Take the 2-minute tour ×
Stack Overflow is a question and answer site for professional and enthusiast programmers. It's 100% free, no registration required.

I am trying to fit cumulative link mixed models with the ordinal package but there is something I do not understand about obtaining the prediction probabilities. I use the following example from the ordinal package:

   library(ordinal)
data(soup)
## More manageable data set:
dat <- subset(soup, as.numeric(as.character(RESP)) <=  24)
dat$RESP <- dat$RESP[drop=TRUE]
m1 <- clmm2(SURENESS ~ PROD, random = RESP, data = dat, link="logistic",  Hess = TRUE,doFit=T)
summary(m1)
str(dat)

Now I am trying to get predictions of probabilities for a new dataset

newdata1=data.frame(PROD=factor(c("Ref", "Ref")), SURENESS=factor(c("6","6")))

with

predict(m1, newdata=newdata1)

but I am getting the following error

Error in `contrasts<-`(`*tmp*`, value = contr.funs[1 + isOF[nn]]) : 
  contrasts can be applied only to factors with 2 or more levels

Why am I getting this error? Is there something in the syntax of predict.clmm2() wrong? Generally which probabilities does does predict.clmm2() output? The Pr(J<j) or Pr(J=j)? Could someone point me to information (site, books) material regarding fitting categorical (ordinal) ordinal mixed models specifically with R. From my search in the literature and net, most researchers fit these kind of models with SAS.

share|improve this question
    
You probably need to do something like newdata1=data.frame(PROD=factor(c("Ref","Ref") , levels = c("Ref","Somethingelse"), ... ) - the error states you can't predict something with less than 2 factor levels (which you have). –  Simon O'Hanlon Jul 5 '13 at 14:46
    
(Disclaimer: I don't know anything about CLMMs) In your model formula, SURENESS appears to be your response variable, but you use it in your newdata instead of SOUPTYPE. Also, you leave PROD out of your original formula but include it in your newdata. Was that intentional? In any event, When I run the code, regardless whether I use SOUPTYPE or SURENESS in newdata, R tells me the other variable is missing (i.e. I'm getting a different error from you, R 2.15.0) –  David Marx Jul 5 '13 at 15:04
    
Thanks. I corrected it but still spits the same error. –  ECII Jul 5 '13 at 15:45
    
@DavidMarx: predict.clmm2 requires that the response variable be in the newdata argument, as well as requiring that the factor levels match the original data. –  BondedDust Jul 5 '13 at 16:21

1 Answer 1

up vote 3 down vote accepted

You did not say what you corrected, but when I use this, I get no error:

newdata1=data.frame(PROD=factor(c("Test", "Test"), levels=levels(dat$PROD)), 
                    SURENESS=factor(c("1","1")) )
predict(m1, newdata=newdata1)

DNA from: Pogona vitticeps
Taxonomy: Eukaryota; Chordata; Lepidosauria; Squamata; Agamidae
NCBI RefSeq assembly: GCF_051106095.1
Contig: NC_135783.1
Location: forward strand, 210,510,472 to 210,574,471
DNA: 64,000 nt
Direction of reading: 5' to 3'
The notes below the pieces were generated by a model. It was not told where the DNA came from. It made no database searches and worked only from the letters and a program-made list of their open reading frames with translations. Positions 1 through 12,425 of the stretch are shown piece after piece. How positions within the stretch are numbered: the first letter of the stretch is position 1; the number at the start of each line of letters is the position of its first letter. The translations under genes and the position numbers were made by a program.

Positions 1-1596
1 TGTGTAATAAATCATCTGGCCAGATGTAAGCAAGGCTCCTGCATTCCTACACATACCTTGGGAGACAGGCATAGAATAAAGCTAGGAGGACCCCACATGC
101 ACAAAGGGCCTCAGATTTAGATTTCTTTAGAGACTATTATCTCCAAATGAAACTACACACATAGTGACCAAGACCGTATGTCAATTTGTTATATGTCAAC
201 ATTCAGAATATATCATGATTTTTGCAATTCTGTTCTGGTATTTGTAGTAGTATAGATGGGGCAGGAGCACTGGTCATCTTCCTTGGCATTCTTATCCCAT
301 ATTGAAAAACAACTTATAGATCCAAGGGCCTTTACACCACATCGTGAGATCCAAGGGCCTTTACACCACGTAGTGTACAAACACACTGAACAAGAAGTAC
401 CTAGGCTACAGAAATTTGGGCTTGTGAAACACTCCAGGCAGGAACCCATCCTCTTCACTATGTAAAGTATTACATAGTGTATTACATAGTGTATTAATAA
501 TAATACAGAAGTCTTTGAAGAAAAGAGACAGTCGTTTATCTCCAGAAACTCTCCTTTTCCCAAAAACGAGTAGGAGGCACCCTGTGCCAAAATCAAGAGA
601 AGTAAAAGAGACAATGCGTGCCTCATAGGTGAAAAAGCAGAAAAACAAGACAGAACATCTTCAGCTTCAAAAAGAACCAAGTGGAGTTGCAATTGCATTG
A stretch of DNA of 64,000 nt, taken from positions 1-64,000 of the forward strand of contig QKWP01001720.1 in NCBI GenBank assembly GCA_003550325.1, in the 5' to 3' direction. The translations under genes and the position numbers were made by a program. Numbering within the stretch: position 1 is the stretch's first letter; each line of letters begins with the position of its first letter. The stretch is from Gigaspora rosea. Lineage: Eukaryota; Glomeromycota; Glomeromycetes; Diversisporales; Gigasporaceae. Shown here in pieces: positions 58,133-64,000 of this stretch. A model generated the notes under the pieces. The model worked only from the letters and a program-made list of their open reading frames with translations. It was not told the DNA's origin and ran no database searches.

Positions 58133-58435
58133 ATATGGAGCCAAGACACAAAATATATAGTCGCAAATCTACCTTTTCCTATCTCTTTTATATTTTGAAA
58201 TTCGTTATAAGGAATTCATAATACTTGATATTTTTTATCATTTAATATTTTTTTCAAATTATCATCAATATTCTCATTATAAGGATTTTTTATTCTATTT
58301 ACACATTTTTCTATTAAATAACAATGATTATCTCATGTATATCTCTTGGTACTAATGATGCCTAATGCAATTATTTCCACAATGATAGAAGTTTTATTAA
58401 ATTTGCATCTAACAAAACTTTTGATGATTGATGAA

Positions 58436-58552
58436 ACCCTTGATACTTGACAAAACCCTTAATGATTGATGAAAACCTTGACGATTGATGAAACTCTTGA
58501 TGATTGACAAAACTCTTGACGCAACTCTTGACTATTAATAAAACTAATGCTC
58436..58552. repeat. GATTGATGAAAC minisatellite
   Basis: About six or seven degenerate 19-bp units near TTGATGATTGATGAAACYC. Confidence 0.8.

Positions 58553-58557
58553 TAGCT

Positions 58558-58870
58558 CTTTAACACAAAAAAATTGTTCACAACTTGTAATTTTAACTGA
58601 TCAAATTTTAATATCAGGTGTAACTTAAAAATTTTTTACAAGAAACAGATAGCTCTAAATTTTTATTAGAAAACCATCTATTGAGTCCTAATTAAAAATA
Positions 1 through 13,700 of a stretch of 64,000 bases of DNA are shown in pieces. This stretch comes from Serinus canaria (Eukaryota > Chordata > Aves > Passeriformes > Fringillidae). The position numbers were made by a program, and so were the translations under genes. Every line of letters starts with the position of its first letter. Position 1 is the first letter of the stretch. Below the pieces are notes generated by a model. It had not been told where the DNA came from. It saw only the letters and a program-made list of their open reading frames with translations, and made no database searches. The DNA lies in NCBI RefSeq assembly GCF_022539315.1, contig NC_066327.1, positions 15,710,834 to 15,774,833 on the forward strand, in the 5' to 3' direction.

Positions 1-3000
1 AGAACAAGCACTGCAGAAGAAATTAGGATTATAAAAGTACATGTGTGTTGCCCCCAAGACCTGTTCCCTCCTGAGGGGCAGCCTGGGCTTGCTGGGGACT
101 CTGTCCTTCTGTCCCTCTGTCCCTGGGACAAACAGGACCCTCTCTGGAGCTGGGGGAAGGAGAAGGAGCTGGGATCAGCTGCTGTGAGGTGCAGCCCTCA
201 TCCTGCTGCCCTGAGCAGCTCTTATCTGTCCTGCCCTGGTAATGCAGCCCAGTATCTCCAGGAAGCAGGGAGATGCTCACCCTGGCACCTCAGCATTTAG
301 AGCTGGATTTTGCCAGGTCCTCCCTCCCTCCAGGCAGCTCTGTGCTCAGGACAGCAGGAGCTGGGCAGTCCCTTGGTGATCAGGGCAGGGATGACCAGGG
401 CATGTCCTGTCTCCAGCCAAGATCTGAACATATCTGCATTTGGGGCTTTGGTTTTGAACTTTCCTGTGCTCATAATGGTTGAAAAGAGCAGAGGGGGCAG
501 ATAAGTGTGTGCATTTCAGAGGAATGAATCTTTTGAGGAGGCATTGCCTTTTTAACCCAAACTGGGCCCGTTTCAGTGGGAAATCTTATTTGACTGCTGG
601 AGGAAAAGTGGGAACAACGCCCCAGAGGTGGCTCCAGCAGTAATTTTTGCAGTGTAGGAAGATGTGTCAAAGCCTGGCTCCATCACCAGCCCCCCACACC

The output from predict.clmm2 with a newdata argument will not make much sense unless you get all the factor levels aligned so they are in the agreement with the input data:

> newdata1=data.frame(
                PROD=factor(c("Ref", "Test"), levels=levels(dat$PROD)), 
                SURENESS=factor(c("1","1")) )
> predict(m1, newdata=newdata1)
 [1] 1 1 1 1 1 1 1 1 1 1 1 1

Not very interesting. The prediction is for an outcome with only one level to have a probability of 1 of being in that level. (A vacuous prediction.) But recreating the structure of the original ordered outcomes is more meaningful:

> newdata1=data.frame(
             PROD=factor(c("Ref", "Test"), levels=levels(dat$PROD)), 
             SURENESS=factor(c("1","1"), levels=levels(dat$SURENESS)) , )
> predict(m1, newdata=newdata1)
[1] 0.20336975 0.03875713

You can answer the question in the comments by assembling all the predictions for various levels:

> sapply(as.character(1:6), function(x){ newdata1=data.frame(PROD=factor(c("Ref", "Test"), levels=levels(dat$PROD)), SURENESS=factor(c(x,x), levels=levels(dat$SURENESS))  );predict(m1, newdata=newdata1)})
              1          2          3          4         5         6
[1,] 0.20336975 0.24282083 0.10997039 0.07010327 0.1553313 0.2184045
[2,] 0.03875713 0.07412618 0.05232823 0.04405965 0.1518367 0.6388921
> out <- .Last.value
> rowSums(out)
[1] 1 1

The probabilities are Pr(J=j|X=x & Random=all).

share|improve this answer
    
Thanks. I guess I missed the fact that its important to spacify matcing values and labels for the categorical regressors. Is this specific to predict.clmm2() ? Do you also happen to know what kind of probabilities are in the output of predict.clmm2()? Are they Pr(J<j) or Pr(J=j)? –  ECII Jul 5 '13 at 17:11
1  
Not just the regressors, but also the outcomes. –  BondedDust Jul 5 '13 at 17:42
    
Thanks a lot. Just to check, the fits are of the model log(odds)=a+bx right? I am asking because other programs tend to fit log(odds)=a-bx –  ECII Jul 6 '13 at 7:37
    
You should study the vignette: cran.r-project.org/web/packages/ordinal/vignettes/clm_intro.pdf . It looks like the clm package uses follows the convention you attribute to "other programs". I think it lets the probabilities sum to unity. –  BondedDust Jul 8 '13 at 21:38

Your Answer

 
discard

By posting your answer, you agree to the privacy policy and terms of service.

Not the answer you're looking for? Browse other questions tagged or ask your own question.